square Shreddies back as they regarded the diamond shape deviant and an anomaly. So, in a Canadian way, they arrived at a compromise:

Framing It is a fascinating thought that you can make something seem better or worse according to the comparative frame applied to it. If you can change the frame, you can change the game. The idea of high-speed rail makes me angry because it is all about engineers applying their metric for quality rail travel high speed, low duration. The entire mathematical case for high-speed rail in the UK is based on the assumption that everyone on a train is economically unproductive. I personally find trains to be the only place I can do useful work nowadays. High speed, low duration is a ludicrous metric for this small country, though it would make more sense in China. We should flip the metric and change the frame to something like comfort, convenience, style and elegance. Take Eurostar. Why spend 6 billion reducing the journey time between London and Paris by 40 minutes? It assumes that the only metric of any importance is speed. Give a creative team that brief and they would say speed is boring. Put in Wi-Fi at a cost of 5 million and make the journey useful and productive, a different frame of reference. They may go further and suggest employing the worlds top male and female supermodels to walk up and down the train serving free Chteau Ptrus to everyone.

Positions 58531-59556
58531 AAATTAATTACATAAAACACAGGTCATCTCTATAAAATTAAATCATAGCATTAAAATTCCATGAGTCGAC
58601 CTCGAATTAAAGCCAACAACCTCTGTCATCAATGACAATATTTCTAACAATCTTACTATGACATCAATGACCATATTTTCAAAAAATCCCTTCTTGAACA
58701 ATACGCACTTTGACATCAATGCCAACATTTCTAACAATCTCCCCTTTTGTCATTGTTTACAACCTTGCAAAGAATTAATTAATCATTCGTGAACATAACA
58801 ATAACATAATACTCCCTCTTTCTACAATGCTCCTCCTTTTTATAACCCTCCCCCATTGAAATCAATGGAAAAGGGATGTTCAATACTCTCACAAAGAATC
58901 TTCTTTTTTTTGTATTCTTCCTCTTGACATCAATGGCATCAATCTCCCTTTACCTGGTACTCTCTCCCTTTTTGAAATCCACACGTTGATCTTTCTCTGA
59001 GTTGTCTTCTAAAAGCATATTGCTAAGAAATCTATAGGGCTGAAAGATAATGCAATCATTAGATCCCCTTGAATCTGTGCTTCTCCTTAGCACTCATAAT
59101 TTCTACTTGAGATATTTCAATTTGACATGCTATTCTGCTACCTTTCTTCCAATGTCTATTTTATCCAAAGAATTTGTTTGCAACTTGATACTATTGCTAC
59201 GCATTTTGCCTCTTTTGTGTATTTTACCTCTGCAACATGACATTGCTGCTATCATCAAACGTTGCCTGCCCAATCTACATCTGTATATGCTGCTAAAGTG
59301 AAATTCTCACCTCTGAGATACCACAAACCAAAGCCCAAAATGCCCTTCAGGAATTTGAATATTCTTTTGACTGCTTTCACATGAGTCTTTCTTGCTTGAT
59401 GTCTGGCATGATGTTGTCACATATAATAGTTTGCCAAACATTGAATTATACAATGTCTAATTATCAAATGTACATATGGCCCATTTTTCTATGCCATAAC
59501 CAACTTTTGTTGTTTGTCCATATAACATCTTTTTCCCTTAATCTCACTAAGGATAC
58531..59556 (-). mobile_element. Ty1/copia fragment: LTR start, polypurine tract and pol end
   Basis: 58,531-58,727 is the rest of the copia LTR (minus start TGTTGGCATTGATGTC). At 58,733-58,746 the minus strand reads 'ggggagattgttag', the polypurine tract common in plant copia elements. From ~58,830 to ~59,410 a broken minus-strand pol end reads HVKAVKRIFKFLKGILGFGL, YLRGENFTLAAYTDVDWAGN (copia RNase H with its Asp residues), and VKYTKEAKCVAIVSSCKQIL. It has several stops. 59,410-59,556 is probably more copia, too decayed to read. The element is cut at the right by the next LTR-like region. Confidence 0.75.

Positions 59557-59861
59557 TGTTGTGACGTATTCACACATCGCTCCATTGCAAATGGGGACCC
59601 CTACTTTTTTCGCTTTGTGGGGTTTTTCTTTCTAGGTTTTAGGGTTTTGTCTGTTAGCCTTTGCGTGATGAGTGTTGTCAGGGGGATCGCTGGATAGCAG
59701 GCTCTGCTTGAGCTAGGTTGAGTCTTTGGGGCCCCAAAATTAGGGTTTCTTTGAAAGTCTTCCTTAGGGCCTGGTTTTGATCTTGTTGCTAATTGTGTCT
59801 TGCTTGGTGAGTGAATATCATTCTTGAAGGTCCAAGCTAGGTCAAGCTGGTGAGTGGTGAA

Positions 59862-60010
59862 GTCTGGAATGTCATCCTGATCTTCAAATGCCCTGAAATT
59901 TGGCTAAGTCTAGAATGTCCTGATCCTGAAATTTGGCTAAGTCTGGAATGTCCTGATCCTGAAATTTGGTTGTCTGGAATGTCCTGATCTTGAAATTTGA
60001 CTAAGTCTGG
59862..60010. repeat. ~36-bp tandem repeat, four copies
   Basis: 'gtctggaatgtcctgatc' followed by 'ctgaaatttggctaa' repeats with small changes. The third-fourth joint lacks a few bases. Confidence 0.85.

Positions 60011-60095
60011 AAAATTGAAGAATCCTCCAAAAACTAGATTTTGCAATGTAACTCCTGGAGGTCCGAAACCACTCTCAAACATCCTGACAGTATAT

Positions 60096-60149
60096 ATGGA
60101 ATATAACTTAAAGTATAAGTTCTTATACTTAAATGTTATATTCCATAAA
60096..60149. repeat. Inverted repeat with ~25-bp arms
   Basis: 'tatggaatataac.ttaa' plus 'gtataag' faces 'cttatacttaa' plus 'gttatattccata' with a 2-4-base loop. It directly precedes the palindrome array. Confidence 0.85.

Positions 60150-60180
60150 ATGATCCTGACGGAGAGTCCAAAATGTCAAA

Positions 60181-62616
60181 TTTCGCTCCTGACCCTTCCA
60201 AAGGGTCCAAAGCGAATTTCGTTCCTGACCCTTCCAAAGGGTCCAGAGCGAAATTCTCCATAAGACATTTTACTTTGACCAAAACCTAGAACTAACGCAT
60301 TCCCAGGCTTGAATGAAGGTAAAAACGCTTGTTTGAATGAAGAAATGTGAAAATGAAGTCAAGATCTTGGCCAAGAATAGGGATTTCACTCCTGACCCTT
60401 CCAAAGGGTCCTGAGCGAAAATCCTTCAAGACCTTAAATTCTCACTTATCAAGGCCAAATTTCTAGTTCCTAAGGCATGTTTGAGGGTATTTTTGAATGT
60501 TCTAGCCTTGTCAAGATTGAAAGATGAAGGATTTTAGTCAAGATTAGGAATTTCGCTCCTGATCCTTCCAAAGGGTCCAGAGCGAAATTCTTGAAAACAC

British Brands Group The Eleventh Brands Lecture